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Sat Nov 17, 2012, 05:10 PM

The Coming Threat to Your Craft brew

Over at Washington Monthly, Tim Heffernan has an in-depth piece on a topic dear to my heart: the stunning consolidation of the US beer industry. He points out, as I have before, that two vast, globe-spanning companies, SABMliler and Anheuser-Busch InBev, control 80 percent of the US beer market. Heffernan argues that the two companies have essentially hit a wall in getting much bigger here—consolidation is already so extreme that there just isn't much more consolidating to do without provoking the ire of antitrust authorities. To increase their profits, he shows, the companies are moving toward a vertical-integration strategy: gunning for control of the distribution and wholesaling. That way, they can grow by extracting more revenue and profit out of each dollar Americans spend on beer

Heffernan's piece mentions a March 2012 interview in the trade publication Beer Business Daily, in which Anheuser-Busch InBev Vice President Dave Almeida "described in perfect detail how retailers can maximize their profits by replacing craft brews with 'premium' beer—its term for its mass-produced light lager." I looked up the interview, and it is amazing.



Okay, let's unpack this. Craft beer has grown dramatically in popularity, and now makes up 6 percent of the total market. And while no individual craft brewer, not even the largest ones like Sierra Nevada, is big enough to pose a threat to Miller and Bud, the industry as a whole, from national brands like Sierra Nevada to your favorite local brew, are taking shelf space from the Big Two. Newsflash: The Big Two want that shelf space back. The retail jargon "SKUs" stands for "stock-keeping unit," a coding system used by retailers to track inventory. "Too many SKUs" translates to "too many unique products." What the beer exec is saying is that supermarkets and corner stores might think they make more money by finding space on the shelves for independent craft beers, but they actually sell more beer and book more profits by dropping craft beers and sticking with the giants.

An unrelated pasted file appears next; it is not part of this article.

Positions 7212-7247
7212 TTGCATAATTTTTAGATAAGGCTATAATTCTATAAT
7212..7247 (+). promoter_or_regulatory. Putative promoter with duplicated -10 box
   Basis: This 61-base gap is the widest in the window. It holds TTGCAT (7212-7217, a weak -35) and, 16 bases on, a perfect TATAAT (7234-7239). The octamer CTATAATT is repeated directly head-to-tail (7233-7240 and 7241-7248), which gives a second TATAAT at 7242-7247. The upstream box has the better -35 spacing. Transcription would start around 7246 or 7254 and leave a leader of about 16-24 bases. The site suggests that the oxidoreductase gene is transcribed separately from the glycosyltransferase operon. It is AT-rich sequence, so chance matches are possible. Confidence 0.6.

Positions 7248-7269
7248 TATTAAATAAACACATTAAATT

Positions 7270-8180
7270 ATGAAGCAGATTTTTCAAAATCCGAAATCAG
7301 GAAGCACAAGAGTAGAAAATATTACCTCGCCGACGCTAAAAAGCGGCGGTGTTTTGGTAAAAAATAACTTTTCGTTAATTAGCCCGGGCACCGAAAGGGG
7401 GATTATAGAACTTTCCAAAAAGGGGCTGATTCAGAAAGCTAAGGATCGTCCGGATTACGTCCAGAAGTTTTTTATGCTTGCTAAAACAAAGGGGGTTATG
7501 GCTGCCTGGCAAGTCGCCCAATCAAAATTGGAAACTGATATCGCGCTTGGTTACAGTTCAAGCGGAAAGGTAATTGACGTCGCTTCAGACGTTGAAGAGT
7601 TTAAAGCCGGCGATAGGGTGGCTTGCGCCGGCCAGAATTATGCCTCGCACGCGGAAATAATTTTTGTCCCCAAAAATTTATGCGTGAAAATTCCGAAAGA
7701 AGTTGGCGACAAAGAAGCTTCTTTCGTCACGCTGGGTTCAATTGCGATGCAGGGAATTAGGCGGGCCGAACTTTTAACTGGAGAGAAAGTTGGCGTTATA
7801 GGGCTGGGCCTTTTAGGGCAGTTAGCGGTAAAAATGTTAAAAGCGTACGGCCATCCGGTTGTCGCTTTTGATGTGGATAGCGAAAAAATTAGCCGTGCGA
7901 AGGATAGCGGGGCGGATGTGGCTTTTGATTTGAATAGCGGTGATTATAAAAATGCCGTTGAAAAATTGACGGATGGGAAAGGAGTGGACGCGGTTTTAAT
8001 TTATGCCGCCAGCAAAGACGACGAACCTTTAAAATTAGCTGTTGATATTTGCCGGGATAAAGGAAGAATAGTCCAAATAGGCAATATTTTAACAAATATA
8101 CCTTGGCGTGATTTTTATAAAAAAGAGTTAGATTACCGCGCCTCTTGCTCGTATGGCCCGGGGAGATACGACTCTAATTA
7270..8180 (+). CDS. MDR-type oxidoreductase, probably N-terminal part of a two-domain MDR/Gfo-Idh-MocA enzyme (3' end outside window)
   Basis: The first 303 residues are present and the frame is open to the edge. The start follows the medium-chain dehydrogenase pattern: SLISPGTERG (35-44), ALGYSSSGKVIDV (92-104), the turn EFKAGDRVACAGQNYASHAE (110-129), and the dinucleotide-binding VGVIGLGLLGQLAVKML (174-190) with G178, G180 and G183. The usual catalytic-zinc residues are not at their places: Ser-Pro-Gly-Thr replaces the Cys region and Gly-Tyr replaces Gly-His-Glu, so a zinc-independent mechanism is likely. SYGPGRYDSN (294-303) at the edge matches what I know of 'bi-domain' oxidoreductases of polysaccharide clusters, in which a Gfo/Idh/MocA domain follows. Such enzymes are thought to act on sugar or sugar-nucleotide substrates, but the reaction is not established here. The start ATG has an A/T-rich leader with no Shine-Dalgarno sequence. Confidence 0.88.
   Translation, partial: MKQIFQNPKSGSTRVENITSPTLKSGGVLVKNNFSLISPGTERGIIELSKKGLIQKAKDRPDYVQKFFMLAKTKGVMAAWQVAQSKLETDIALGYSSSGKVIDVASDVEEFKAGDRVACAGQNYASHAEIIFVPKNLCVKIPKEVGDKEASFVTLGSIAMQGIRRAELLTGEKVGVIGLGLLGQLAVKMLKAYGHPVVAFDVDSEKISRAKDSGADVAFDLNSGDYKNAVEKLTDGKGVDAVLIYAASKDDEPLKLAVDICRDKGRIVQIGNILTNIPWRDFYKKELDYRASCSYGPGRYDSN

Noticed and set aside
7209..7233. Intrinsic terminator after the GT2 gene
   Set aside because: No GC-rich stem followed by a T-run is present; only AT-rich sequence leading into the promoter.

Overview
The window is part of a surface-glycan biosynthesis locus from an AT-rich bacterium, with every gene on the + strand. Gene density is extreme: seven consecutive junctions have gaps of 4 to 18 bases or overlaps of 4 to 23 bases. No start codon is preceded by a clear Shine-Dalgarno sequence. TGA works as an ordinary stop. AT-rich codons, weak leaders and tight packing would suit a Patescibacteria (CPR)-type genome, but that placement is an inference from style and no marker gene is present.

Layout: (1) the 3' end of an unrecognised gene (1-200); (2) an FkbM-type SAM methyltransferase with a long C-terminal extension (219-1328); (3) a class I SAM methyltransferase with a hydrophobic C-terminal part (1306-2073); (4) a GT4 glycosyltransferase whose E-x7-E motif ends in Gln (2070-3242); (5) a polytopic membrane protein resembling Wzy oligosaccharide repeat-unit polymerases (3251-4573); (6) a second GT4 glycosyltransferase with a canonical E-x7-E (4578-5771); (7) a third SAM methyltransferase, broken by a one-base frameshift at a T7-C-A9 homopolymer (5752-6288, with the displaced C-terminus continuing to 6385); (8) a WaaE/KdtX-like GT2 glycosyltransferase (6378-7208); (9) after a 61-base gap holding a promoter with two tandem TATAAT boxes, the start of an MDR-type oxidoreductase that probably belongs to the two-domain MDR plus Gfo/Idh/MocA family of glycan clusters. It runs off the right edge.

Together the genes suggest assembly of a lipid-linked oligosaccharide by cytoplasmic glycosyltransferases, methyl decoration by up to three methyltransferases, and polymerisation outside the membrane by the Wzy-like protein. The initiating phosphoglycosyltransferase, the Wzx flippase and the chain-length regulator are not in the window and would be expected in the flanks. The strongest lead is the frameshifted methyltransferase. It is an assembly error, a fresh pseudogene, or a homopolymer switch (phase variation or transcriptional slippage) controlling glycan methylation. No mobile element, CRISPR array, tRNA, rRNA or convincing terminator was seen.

If the InBev exec's economic analysis is correct and retailers heed his advice, then we could be on the verge of a hard squeeze on what I consider to be one of the most promising aspects of the US culinary scene: the rise of an incredibly robust, varied, and regionally distributed craft-brew industry. They already struggle to get retail space as the once-independent beer wholesale/distribution falls increasingly under the heel of the giants. But if retailers decide they don't want craft beer, because they make more profit from corporate swill, then it's hard times for craft brewers.
http://www.motherjones.com/tom-philpott/2012/11/coming-threat-your-craft-brew


I only buy from locally owned shops that specialize in craft brews.



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Arrow 24 replies Author Time Post
Reply The Coming Threat to Your Craft brew (Original post)
octoberlib Nov 2012 OP
dionysus Nov 2012 #1
RomneyLies Nov 2012 #13
Viking12 Nov 2012 #17
dionysus Nov 2012 #24
Barack_America Nov 2012 #2
alcibiades_mystery Nov 2012 #4
AndyTiedye Nov 2012 #11
alcibiades_mystery Nov 2012 #3
octoberlib Nov 2012 #6
SheilaT Nov 2012 #5
hatrack Nov 2012 #7
octoberlib Nov 2012 #9
RomneyLies Nov 2012 #15
NutmegYankee Nov 2012 #8
DreamGypsy Nov 2012 #10
octoberlib Nov 2012 #14
RomneyLies Nov 2012 #18
RomneyLies Nov 2012 #12
octoberlib Nov 2012 #19
MadrasT Nov 2012 #16
Kablooie Nov 2012 #23
gravity Nov 2012 #20
cali Nov 2012 #21
Kablooie Nov 2012 #22

Response to octoberlib (Original post)

Sat Nov 17, 2012, 05:13 PM

1. they'll take my DogFish IBA from my cold, dead hands :(

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Response to dionysus (Reply #1)

Sat Nov 17, 2012, 07:24 PM

13. +1,000,000,000,000 n/t

 

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Response to dionysus (Reply #1)

Sat Nov 17, 2012, 07:30 PM

17. Have you tried American Beauty yet?

Looking for a good review before I have my neighborhood store special order...

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Response to Viking12 (Reply #17)

Sat Nov 17, 2012, 09:02 PM

24. OMG NO! I never knew this existed! Try their Miles David Bitches Brew if you can find it, dee-lish!

i have to say my only dissappointment with them ever was the Black & Blue.. yick

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Response to octoberlib (Original post)

Sat Nov 17, 2012, 05:14 PM

2. Nobody who drinks craft beer will go back to their swill.